Anxiety is a normal part of growing up but some children experience ongoing difficulties with anxiety that not only affect their day-to-day lives, but can have a long term negative impact on their social and emotional development. Anxiety is not always easy to identify and it can be expressed in many different ways. Research has shown that children susceptible to anxiety often have a tendency to think and behave in ways that maintain their difficulties. Dr Shafran will share psychological treatments to focus on altering these unhelpful patterns and have been proven to be effective. Many of the strategies used by clinicians can be adapted and incorporated into daily family life, with parents taking a lead to help their child overcome their difficulties. In this talk, we will provide information to help parents distinguish between developmentally appropriate anxiety and levels which may benefit from more targeted intervention. We will also share early risk factors which may contribute to later development of anxiety and provide an overview of practical strategies which parents can employ at home to support their children.
Who is this event for?
This talk is suitable for parents of children of all ages, particularly 7-18 years. Most of the strategies our speaker talks about will come from a clinical point of view (i.e. doing therapy).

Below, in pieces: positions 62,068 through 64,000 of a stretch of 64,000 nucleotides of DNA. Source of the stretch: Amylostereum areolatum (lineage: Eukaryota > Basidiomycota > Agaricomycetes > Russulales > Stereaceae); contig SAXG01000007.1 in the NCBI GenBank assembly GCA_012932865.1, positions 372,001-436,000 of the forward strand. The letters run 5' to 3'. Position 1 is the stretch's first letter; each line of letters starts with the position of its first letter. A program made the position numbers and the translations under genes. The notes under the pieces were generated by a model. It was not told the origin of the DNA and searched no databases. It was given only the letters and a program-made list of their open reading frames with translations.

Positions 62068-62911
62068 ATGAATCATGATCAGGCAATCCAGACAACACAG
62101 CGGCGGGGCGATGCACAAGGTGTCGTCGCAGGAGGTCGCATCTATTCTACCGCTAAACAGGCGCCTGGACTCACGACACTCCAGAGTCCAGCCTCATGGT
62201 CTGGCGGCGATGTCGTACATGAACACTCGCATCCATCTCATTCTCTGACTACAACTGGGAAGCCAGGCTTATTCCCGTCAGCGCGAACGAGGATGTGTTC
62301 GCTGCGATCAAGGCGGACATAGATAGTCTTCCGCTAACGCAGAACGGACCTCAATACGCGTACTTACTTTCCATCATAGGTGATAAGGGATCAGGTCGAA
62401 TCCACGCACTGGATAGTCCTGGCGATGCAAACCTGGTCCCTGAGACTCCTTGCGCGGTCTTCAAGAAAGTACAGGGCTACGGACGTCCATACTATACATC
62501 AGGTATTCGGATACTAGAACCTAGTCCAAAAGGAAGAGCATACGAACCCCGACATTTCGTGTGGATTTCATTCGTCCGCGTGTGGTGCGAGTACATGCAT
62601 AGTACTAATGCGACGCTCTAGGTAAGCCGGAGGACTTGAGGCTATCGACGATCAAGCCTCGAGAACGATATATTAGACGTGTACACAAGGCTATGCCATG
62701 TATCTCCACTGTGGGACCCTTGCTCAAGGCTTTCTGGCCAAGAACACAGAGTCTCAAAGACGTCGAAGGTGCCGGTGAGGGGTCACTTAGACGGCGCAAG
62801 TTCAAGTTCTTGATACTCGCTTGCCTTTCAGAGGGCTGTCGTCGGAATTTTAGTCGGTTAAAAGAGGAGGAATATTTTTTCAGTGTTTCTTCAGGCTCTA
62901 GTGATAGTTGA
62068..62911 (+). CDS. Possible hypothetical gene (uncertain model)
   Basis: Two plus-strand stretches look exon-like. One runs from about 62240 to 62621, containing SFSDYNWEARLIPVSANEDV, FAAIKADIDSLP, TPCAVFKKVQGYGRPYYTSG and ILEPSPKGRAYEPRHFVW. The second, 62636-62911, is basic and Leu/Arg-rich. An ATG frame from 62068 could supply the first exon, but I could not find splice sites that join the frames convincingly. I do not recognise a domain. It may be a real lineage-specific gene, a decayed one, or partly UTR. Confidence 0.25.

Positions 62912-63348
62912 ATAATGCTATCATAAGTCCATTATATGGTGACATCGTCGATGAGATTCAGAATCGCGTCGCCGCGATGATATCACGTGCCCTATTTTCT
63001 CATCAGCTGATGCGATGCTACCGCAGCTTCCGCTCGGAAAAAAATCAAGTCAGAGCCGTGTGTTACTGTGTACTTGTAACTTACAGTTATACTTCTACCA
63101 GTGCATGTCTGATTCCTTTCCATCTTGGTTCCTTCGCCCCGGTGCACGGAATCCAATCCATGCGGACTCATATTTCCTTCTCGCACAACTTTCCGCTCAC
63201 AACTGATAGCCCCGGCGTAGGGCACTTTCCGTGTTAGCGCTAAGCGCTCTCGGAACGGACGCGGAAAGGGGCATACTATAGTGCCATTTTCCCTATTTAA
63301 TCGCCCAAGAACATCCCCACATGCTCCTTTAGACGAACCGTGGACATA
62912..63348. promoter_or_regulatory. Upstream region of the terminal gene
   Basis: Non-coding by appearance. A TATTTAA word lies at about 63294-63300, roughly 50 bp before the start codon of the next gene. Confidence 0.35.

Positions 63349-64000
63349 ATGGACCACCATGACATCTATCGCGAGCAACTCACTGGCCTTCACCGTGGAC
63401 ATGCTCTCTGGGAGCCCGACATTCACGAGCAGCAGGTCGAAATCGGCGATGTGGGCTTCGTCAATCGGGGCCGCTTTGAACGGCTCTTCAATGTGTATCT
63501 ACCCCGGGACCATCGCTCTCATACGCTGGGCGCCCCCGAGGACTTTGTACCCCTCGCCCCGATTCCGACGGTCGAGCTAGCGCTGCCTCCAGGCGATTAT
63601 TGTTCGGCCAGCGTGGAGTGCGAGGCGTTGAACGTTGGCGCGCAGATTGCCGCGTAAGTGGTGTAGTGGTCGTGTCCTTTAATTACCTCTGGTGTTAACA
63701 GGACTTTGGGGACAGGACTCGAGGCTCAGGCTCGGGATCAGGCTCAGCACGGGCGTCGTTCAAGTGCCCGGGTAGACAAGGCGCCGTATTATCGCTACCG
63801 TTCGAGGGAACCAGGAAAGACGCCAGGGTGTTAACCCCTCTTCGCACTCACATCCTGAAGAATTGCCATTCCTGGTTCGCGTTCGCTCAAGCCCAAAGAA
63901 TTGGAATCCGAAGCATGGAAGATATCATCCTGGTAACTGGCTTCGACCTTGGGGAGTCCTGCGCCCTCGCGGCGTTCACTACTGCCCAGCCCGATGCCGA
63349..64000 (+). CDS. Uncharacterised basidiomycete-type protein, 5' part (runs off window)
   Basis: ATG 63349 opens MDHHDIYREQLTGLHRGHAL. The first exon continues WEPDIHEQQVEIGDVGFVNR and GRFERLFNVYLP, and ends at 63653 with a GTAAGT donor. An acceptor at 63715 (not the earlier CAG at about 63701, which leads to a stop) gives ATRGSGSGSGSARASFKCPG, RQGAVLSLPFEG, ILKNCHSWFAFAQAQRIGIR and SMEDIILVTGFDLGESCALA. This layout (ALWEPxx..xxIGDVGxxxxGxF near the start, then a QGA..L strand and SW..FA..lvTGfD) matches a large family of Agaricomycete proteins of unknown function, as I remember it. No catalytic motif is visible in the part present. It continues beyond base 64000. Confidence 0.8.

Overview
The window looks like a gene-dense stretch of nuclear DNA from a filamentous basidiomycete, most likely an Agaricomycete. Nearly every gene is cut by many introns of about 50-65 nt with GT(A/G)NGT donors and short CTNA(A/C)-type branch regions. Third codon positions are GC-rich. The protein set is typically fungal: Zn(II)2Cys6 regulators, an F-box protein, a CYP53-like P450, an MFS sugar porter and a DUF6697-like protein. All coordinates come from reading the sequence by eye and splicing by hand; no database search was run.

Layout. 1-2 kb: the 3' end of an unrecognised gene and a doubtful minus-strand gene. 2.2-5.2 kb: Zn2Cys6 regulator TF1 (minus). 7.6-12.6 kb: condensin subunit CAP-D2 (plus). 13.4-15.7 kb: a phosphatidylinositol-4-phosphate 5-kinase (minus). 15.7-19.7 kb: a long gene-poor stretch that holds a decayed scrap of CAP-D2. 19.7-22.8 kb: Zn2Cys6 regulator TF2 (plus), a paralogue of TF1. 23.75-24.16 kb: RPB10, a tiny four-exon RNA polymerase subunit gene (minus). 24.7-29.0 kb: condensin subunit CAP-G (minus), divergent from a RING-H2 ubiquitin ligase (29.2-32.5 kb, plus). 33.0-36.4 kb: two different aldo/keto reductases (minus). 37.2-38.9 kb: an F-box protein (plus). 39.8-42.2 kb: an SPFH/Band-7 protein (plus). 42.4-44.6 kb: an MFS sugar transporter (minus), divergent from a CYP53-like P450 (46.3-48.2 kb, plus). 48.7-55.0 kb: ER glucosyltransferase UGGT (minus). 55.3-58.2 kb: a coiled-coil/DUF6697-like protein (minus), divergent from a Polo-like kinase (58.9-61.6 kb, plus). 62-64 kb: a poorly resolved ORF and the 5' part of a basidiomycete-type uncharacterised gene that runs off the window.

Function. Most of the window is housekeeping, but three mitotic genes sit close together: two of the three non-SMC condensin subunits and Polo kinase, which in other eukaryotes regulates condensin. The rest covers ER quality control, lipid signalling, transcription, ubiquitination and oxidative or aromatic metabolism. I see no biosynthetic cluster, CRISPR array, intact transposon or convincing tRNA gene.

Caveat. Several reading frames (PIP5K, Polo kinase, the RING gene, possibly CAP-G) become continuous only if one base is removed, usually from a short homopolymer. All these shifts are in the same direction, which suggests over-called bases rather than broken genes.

What parents will gain from the event
An overview of recent research relating to the development and treatment of childhood and teen anxiety.
Insight into the various ways that anxiety might manifest in children and teens.
Practical tips for how best to respond to an anxious child and help them overcome their difficulties.
An awareness of the resources available to support parents of anxious children and teens.
About our speaker
Roz Shafran, PhD, is Professor of Translational Psychology at the UCL Great Ormond Street Institute of Child Health and a Clinical Psychologist. Dr. Shafran’s clinical research interests include cognitive-behavioural theories of and treatments for anxiety disorders, eating disorders, obsessive–compulsive disorder, and perfectionism across the age range. She is a recipient of the Award for Distinguished Contributions to Professional Psychology from the British Psychological Society and the ‘Making a Difference’ award from Positive Practice. With more than 100 peer-reviewed scientific publications, Dr. Shafran is editor of ‘The Complete CBT Guide To Anxiety’ and mother of three children.